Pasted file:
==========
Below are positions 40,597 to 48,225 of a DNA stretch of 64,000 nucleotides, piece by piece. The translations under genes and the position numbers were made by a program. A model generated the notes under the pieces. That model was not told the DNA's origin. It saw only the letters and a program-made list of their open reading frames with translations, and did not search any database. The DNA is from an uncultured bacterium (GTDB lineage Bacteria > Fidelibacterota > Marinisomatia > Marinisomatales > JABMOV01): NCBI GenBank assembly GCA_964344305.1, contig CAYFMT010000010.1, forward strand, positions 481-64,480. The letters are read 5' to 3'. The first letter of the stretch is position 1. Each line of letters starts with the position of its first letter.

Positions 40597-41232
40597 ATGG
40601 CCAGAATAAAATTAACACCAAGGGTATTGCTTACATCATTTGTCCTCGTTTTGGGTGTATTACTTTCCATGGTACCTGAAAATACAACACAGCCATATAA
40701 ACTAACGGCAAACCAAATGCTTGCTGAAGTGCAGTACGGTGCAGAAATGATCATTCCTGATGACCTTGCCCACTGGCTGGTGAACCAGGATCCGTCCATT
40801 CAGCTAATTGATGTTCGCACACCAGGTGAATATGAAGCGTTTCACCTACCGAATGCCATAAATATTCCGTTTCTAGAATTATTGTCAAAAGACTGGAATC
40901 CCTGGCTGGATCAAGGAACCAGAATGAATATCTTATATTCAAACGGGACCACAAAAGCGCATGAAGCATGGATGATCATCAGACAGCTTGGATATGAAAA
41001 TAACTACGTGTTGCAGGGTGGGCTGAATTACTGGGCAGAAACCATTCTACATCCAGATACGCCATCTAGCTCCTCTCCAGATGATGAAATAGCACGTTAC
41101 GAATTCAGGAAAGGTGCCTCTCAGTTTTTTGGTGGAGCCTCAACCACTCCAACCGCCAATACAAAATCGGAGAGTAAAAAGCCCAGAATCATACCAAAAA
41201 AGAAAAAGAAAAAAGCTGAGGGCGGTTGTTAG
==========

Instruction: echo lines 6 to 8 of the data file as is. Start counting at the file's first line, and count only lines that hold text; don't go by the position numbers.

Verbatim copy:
40801 CAGCTAATTGATGTTCGCACACCAGGTGAATATGAAGCGTTTCACCTACCGAATGCCATAAATATTCCGTTTCTAGAATTATTGTCAAAAGACTGGAATC
40901 CCTGGCTGGATCAAGGAACCAGAATGAATATCTTATATTCAAACGGGACCACAAAAGCGCATGAAGCATGGATGATCATCAGACAGCTTGGATATGAAAA
41001 TAACTACGTGTTGCAGGGTGGGCTGAATTACTGGGCAGAAACCATTCTACATCCAGATACGCCATCTAGCTCCTCTCCAGATGATGAAATAGCACGTTAC